A new trial started today before United States Court Judge Richard Kyle, D. Minn., in a file-sharing case that has gotten nationwide attention. The defendant has new lawyers who’ve made the trip from Texas to go up against the recording companies (along with Minnesota local counsel).
The Court ruled on a handful of pretrial motions last week, discussed herein and linked below.
Counsel for defendant Jammie Thomas-Rasset came out swinging with some pretrial motions to challenge the means by which the record companies gathered evidence against Thomas-Rasset. The Court rejected all of the defendant’s claims which challenged the recording companies’ methods of collecting the evidence that they will use against her at trial. Defense counsel suggested, for example, that the companies violated Minnesota law regulating private detectives. Judge Kyle rejected this assertion, finding that the company, MediaSentry, did not do business in Minnesota. Defense counsel also argued that the record companies (through their agent, MediaSentry) violated federal criminal law against installing or using a “pen register or a trap and trace device” without a court order (that is, essentially high-tech “bugging”). Again, Judge Kyle rejected defendant’s position. He held that the data collected was not of the type regulated by the federal law and the data, in any event, was collected with consent of one of the partis (the file-sharing service from whom MediaSentry got the information).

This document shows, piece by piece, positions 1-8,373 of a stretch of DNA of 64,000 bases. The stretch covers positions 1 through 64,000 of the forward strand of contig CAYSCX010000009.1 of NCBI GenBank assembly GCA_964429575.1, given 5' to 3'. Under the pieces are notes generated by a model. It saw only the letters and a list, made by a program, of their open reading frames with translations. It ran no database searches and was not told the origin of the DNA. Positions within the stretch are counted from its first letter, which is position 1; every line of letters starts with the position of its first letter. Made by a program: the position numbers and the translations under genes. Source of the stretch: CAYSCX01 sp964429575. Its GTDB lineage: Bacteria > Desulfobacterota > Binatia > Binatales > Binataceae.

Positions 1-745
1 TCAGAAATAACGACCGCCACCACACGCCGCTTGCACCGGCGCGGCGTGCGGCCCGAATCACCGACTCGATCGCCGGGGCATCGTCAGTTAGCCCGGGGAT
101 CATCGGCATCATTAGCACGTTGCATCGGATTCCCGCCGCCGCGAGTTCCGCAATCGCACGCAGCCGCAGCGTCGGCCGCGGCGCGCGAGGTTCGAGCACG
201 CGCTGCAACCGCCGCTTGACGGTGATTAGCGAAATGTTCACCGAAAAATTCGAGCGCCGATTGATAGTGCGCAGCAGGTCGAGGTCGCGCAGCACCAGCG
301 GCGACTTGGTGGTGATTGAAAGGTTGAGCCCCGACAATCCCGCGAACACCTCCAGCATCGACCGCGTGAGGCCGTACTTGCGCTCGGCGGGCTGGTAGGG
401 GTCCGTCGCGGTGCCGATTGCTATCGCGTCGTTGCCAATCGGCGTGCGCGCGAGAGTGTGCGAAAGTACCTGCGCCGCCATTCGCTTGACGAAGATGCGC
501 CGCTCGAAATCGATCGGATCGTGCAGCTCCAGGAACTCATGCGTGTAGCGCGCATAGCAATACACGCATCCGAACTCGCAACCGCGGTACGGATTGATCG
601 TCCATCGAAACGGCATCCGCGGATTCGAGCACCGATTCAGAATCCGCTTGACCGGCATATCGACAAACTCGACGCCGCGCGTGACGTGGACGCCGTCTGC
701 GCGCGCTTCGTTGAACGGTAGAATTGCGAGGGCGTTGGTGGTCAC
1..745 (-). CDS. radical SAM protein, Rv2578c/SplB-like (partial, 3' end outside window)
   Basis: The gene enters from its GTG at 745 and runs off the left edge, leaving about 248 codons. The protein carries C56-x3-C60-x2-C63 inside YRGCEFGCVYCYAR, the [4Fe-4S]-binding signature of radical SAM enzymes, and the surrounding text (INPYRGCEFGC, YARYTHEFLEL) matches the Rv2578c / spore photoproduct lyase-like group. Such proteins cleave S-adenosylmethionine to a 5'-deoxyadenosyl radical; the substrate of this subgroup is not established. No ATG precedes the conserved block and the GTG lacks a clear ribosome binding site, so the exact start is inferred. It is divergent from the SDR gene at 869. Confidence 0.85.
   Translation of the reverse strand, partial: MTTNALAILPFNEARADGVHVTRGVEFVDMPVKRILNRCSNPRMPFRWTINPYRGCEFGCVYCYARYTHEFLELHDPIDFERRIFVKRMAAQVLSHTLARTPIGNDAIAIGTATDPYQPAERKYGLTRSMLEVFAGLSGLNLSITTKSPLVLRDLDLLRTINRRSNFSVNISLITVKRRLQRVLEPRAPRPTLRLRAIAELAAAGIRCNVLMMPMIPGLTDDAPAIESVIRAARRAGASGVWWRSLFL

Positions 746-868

The record companies, on the other hand, took a run at the defendant’s computer science expert witness, Dr. Yongdae Kim, with mixed success. They successfully excluded several aspects of Dr. Kim’s proposed testimony based on Dr. Kim’s admission that some was based on speculation, for example. On the other hand, the record companies were unsuccessful in excluding Dr. Kim entirely and, in particular, the key testimony questioning how the record companies can prove that someone other than the defendant did not commit the file-sharing at issue in this case.
Finally, the recording companies sought and obtained an order excluding any defense of “fair use” based on the fact that, over years of litigating this case, the defense had never been raised. (Why had it not been? This seems puzzling.)